Portraying Advertising, Marketing as the Bad Guys

A love story 4 minute animation from Chipotle Mexican Grill to launch their new marketing campaign.
A love story 4 minute animation from Chipotle Mexican Grill to launch their new marketing campaign.

I just watched the 4 minute Chipotle animation that launches their new marketing strategy.  It was just posted about 2 months ago and has 7 million views. After a week, it had 4 million views.

It’s about business competitors trying to out do each other and ends as a love affair with sensible food.

Is the point of this video that marketing, advertising and promotion helps you to lose site of your values?  In this video the marketing and advertising influences are portrayed as the villain in the story.

Portraying Advertising as the Cause

Marketing is demonized by plenty of people, not just this video.  Is it really the fault of marketing?!?!

Is marketing the problem with the fast food industry? Marketing made them put food additives into the food?

Maybe I’m missing something, but I never thought the problems at Chipotle were about excessive advertising and marketing.

Their website outlines the outbreaks in 2015 in a very straightforward crisis communications manner. Social media has rumors of an unscrupulous conspiracy designed to give them a bad name.

Maybe I missed something. Was there a secret love affair gone bad that caused the rumors (or fact) of health problems due to food?

Are they trying to redirect and blur their story?

Is this love story actually the story of how Chipolte was founded?

What is the strategy behind this animation?

Obviouly I have more questions than answers about this subject.

I originally wrote this post a few days after the short video was released, but didn’t publish it. I waited because I thought I might figure it out. Instead, I’m throwing this out to my readers to explain it to me. 

What’s the deal with this… I just don’t get it? Please leave your thoughts in the comments below.


Should a Blog be part of your Marketing Program?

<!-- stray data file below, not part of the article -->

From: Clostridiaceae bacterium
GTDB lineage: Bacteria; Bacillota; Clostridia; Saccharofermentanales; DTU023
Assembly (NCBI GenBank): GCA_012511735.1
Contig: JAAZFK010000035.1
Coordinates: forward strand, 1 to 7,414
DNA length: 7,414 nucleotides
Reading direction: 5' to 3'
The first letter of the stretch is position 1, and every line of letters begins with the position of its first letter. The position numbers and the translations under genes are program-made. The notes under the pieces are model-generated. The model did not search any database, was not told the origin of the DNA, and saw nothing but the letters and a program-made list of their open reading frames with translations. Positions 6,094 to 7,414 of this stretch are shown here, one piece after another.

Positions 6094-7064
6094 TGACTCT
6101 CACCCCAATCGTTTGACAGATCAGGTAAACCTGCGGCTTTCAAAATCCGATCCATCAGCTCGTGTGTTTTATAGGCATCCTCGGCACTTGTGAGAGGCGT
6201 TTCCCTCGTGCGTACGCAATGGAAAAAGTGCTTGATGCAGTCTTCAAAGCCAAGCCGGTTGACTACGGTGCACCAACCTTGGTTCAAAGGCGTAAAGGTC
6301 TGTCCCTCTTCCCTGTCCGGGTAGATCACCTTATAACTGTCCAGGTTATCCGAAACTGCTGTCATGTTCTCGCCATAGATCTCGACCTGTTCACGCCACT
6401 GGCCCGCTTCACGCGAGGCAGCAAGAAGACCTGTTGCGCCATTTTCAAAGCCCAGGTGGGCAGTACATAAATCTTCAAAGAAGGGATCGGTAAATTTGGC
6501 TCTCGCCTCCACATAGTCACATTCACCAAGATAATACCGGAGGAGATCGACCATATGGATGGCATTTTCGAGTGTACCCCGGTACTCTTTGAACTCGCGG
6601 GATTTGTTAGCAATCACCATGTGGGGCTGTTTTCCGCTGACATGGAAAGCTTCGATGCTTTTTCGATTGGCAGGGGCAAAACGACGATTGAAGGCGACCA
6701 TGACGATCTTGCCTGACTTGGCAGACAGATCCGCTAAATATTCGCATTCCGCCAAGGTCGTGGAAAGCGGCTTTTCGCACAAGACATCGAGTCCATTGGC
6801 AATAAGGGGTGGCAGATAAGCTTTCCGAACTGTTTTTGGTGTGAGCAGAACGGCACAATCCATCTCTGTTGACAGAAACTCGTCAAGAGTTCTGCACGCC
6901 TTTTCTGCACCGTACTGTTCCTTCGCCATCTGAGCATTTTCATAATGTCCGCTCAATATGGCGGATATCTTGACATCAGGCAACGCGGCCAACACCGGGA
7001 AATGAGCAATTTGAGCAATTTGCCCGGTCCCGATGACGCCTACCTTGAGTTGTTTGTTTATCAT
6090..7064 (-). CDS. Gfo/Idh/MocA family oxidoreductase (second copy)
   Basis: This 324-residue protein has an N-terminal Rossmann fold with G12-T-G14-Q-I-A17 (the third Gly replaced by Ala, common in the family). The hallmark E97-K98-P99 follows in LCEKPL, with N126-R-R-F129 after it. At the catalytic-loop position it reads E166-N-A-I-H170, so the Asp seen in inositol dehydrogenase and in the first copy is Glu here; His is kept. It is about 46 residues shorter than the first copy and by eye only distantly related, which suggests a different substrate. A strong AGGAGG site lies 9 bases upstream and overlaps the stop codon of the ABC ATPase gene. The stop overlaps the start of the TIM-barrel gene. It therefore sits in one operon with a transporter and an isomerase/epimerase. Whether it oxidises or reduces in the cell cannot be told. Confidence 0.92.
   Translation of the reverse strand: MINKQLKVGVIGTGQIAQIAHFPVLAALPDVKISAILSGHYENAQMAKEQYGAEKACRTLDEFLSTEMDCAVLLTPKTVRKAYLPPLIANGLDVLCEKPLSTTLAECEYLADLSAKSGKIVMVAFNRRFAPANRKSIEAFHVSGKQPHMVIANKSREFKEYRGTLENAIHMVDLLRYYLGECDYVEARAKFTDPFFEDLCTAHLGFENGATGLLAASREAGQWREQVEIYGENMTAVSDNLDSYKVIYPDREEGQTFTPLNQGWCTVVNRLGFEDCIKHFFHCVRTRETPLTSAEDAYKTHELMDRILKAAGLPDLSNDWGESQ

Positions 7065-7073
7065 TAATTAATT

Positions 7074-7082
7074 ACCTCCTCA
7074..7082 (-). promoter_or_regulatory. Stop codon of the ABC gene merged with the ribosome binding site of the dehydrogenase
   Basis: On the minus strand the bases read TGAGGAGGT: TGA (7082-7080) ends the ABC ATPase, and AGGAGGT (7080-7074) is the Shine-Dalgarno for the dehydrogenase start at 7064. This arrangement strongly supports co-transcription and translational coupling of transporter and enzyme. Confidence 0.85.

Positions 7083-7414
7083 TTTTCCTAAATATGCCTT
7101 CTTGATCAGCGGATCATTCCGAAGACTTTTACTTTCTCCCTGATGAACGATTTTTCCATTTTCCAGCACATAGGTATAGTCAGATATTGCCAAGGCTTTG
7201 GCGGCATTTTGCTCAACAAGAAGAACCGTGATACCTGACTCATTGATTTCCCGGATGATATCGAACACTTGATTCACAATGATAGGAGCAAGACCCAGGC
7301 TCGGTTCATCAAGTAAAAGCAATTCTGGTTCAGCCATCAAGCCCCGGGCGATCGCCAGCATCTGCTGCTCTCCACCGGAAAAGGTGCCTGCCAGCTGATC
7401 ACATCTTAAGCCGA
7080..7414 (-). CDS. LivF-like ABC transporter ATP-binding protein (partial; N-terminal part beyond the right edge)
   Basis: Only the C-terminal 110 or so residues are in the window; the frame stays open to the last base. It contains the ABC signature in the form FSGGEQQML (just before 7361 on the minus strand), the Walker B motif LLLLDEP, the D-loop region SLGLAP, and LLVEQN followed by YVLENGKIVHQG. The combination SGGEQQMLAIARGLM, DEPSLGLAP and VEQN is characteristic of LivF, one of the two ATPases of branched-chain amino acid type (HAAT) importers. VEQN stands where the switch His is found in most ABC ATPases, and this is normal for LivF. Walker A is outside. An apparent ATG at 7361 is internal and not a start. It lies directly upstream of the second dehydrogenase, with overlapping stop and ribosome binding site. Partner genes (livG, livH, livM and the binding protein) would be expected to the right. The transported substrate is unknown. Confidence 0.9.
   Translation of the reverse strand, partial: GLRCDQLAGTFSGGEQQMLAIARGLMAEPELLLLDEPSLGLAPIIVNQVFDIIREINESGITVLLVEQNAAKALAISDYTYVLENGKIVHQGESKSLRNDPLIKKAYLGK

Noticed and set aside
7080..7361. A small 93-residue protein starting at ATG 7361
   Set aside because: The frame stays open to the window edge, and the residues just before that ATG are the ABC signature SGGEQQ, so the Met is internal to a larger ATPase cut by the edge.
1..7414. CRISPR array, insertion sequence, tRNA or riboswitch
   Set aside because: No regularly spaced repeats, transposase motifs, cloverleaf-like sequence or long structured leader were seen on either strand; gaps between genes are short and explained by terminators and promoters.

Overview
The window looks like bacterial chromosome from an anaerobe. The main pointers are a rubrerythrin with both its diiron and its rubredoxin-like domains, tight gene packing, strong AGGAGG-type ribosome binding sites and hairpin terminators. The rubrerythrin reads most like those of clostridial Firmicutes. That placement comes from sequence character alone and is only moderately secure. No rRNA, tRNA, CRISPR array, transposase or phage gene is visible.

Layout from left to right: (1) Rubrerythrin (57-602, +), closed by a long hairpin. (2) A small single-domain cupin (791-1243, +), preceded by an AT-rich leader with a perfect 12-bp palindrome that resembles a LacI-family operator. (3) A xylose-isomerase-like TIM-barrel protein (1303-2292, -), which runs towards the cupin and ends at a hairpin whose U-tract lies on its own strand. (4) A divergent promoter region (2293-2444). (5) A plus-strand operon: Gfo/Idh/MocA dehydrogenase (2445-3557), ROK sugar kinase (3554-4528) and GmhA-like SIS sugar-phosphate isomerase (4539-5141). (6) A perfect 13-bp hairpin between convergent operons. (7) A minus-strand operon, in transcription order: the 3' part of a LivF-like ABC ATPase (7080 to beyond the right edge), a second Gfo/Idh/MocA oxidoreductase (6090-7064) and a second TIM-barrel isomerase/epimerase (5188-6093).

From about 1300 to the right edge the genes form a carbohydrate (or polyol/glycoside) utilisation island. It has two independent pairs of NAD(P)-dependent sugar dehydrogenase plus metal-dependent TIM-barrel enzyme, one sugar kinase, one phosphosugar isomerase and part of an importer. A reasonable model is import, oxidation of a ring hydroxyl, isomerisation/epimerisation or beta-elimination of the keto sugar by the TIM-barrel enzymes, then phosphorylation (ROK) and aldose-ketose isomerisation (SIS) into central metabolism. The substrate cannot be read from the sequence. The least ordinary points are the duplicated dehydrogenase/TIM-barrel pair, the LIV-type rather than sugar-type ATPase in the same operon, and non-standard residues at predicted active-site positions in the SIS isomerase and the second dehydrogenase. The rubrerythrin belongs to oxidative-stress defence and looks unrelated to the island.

In 1997, when I worked at a large corporation, I remember the marketing discussions “Do we really need a website?”  “We have the 800 number, why do we need a website?”  “If we do, who is in charge of it? How do we do it? What are we trying to accomplish with it?”

Now I am hearing the same questions about blogs.

Is the idea of a blog as a tool in your marketing program met with a nervous laugh?  Take a look at this video clip of business leaders Tom Peters (best selling author, management visionary) and Seth Godin (marketing guru), because it tells another story.

Tom Peters: My first post was in August 2004. No single thing in the last 15 years professionally has been more important to my life than blogging. It has changed my life. it has changed my perspective, it has changed my intellictualual outlook. It’s changed my emotional outlook.. (And it’s the best damn marketing tool by an order of magnitude I’ve ever had.)

Seth Godin: And it’s free.

Tom Peters: And it’s free.

Hat tip to Blog Squad’s Denise Wakeman for her post “Tom Peters says it’s the Best Damn Marketing Tool”.

Mack Collier of The Viral Garden explained it to me this way:

How can I convince a client whose only exposure to blogging is his teenager’s MySpace antics?

By telling them that it gives your company a human voice, and it helps you understand what your customers want, and it helps your customers understand what you can give them.

And add that people will buy from companies that listen to them and reach out to them, and that’s what a blog does.

Is your company still just considering a blog? Are you thinking about using a blog for your business marketing program? Or have you started to answer the questions to get this marketing tool moving and building a community?

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An Example of 7 Best Practices on How to Market Your Business with a Video Testimonial